Let the heavens rejoice; we can now share encrypted RDS snapshots between accounts within an AWS region.
Why am I so excited about this? Mainly because it allows us to more readily adopt a microservices approach to AWS account management – something I plan to write about in a future post.
For now, just take take this simple piece of advice: Don’t run your prod resources in the same AWS account as your dev/test (non-prod) resources. And since everything but your data is defined by code (it is, right?), it’s easy to deploy your application stack into any AWS account.
But how do you copy your database schema and data from one account to another? In the past, you had to 1) Export the schema manually, 2) Export the data with something like BCP, 3) Transfer the data, 4) Apply the schema to your new instance, 5) Import the data 6) Hope and pray that you didn’t miss any database settings, schema objects, or rows of data in the process.
Each time you wanted to copy data down from prod to dev, this complicated, fragile process had to be repeated. Why? Because restoring from a snapshot wasn’t supported between accounts. The only way around it was to keep your prod and non-prod resources in the same account (DANGER!).
Apparently I wasn’t the only one complaining to Amazon about this shortcoming, and they took a major step forward late last year by announcing support for sharing unencrypted database snapshots between accounts. This solved half the problem, but one major issue remained: What about my encrypted RDS instances? If you’re entrusted with sensitive, personally identification information (PII), then end-to-end encryption should be a top priority in the public cloud, including data at rest (yet another reason I argue you should treat your data as pets, not cattle).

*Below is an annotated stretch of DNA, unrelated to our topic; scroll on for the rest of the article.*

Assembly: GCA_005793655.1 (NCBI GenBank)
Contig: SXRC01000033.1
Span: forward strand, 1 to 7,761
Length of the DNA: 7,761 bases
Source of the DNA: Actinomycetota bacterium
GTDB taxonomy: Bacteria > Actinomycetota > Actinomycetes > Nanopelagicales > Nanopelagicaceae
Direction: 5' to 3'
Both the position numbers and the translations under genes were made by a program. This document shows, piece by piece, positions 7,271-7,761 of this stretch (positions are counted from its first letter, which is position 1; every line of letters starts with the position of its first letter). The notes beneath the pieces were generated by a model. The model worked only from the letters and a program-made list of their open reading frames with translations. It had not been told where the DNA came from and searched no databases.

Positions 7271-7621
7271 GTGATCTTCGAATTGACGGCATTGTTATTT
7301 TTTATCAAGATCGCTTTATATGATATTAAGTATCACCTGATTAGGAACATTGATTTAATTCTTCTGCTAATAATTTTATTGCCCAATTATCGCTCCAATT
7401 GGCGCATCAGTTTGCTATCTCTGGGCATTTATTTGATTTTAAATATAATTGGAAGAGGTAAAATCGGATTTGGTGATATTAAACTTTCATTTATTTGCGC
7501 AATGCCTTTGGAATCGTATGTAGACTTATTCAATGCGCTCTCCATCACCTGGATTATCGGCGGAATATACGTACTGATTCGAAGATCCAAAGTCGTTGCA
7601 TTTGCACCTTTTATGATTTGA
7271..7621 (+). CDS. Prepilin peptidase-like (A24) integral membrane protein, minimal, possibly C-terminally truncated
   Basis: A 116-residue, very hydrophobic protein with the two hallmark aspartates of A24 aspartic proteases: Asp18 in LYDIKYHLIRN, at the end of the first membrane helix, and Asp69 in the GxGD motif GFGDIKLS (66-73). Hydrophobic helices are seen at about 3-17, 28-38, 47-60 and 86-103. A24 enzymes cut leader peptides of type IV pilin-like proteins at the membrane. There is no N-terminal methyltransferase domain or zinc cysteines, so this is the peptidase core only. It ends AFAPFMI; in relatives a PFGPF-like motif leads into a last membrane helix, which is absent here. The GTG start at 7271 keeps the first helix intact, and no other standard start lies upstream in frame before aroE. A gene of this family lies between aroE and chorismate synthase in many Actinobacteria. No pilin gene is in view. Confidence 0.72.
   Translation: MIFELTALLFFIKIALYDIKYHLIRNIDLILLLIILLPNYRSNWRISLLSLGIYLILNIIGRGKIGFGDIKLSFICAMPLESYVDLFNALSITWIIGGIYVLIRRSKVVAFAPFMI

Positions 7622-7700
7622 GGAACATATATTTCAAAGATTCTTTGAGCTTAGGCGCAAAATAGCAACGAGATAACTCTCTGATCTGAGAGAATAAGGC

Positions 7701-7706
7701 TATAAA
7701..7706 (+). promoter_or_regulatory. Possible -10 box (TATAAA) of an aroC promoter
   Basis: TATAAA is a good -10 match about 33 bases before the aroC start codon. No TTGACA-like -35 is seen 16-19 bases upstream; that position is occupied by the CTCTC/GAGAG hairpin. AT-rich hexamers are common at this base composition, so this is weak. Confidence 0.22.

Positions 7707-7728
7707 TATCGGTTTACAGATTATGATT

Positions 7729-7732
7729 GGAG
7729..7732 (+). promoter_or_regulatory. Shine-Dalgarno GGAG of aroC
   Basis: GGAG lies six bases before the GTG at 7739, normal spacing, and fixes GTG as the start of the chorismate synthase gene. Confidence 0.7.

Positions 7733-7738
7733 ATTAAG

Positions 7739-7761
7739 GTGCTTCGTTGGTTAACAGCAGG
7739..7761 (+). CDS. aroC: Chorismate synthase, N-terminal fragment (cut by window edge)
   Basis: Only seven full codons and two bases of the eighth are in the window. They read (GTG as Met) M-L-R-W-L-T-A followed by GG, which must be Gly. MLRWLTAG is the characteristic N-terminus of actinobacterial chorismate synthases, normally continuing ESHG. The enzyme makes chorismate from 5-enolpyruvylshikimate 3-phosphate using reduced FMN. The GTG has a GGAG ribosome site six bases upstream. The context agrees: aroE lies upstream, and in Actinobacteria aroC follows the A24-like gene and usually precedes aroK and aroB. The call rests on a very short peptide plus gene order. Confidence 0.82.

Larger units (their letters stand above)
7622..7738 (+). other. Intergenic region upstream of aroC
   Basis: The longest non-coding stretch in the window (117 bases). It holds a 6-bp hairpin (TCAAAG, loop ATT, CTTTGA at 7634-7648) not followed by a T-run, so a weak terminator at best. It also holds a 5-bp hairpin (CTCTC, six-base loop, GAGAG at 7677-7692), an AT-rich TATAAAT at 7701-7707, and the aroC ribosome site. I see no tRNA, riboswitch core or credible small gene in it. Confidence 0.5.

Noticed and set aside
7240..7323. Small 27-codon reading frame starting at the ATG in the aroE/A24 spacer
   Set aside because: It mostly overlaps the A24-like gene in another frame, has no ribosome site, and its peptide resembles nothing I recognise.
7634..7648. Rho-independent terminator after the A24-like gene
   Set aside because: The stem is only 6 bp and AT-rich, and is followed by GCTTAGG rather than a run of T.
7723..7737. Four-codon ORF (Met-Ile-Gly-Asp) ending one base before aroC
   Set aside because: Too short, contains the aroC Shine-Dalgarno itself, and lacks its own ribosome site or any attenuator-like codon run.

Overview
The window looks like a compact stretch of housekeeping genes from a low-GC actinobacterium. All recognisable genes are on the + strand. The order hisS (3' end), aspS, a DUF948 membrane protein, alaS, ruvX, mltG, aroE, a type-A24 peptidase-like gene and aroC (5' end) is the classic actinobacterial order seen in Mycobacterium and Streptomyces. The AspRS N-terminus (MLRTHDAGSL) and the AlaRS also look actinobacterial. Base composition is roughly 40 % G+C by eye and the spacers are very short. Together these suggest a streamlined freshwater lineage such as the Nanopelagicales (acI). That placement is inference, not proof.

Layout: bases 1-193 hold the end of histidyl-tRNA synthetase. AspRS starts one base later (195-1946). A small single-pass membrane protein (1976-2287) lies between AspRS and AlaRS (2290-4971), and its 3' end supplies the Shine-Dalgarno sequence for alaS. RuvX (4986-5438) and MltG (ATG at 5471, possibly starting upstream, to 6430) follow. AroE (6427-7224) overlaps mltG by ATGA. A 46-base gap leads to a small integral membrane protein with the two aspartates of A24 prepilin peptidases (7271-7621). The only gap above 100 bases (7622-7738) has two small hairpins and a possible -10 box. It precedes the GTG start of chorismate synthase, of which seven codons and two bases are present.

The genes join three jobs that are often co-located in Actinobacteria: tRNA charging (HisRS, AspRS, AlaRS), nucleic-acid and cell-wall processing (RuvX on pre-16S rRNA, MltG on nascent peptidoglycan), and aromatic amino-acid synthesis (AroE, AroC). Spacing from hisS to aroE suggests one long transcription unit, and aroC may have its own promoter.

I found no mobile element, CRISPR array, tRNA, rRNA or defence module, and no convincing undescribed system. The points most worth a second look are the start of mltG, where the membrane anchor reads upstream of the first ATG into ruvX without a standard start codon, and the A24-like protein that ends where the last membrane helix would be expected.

Alas, there was still no viable option for a simple snapshot-based data overlay from one account to another.
Just when we (I) had all lost hope, Amazon announced four short months later that they now support sharing encrypted RDS snapshots between accounts!
At long last, we can use an AWS-native method to achieve a database overlay, even with encrypted volumes.
While this is great news, the process isn’t exactly straightforward. There are several moving pieces involved, which is why I decided to provide a walkthrough of the process from start to finish.
I’m going to show you how to accomplish the job through the console because it helps illustrate the concepts, but you should never use the console in production for anything but to verify your code worked. Get comfortable with the steps, then use your favorite AWS SDK or Command Line Tools to complete the same tasks in your projects.
And Now for the Main Event
There are 4 major tasks involved in sharing an encrypted RDS snapshot with another AWS account. They are:
- Create and share a custom KMS encryption key.
- Create an encrypted RDS instance using the KMS key you created.
- Create and share a snapshot of the encrypted RDS instance.
- Copy the shared snapshot to the target account.
(Note that you can only share encrypted snapshots within the same region. If you want to share a snapshot across regions, you cannot use encrypted storage.)
Without further ado, let’s get started.
Step 1: Create and Share a Custom KMS Encryption Key
Before you can share an encrypted RDS snapshot, you must create a new KMS key. You can’t use the default key because you can’t share access to it. If you want to share an existing snapshot of an encrypted instance that uses the default aws/rds KMS key for encryption, you’ll have to make a copy of it using your new custom KMS key first (similar to what you’ll see in step 4).
- Go to Identity and Access Management (IAM).
- Select “Encryption Keys” from the menu on the left.
- Click “Create Key”.
- Provide an alias and description for the new key and select “next step”.
- Choose the IAM users and roles that can administer the new KMS key through the KMS API.
- Choose whether the key administrators you chose in the last step can delete the key.
- Choose the IAM users and roles that can use the new KMS key.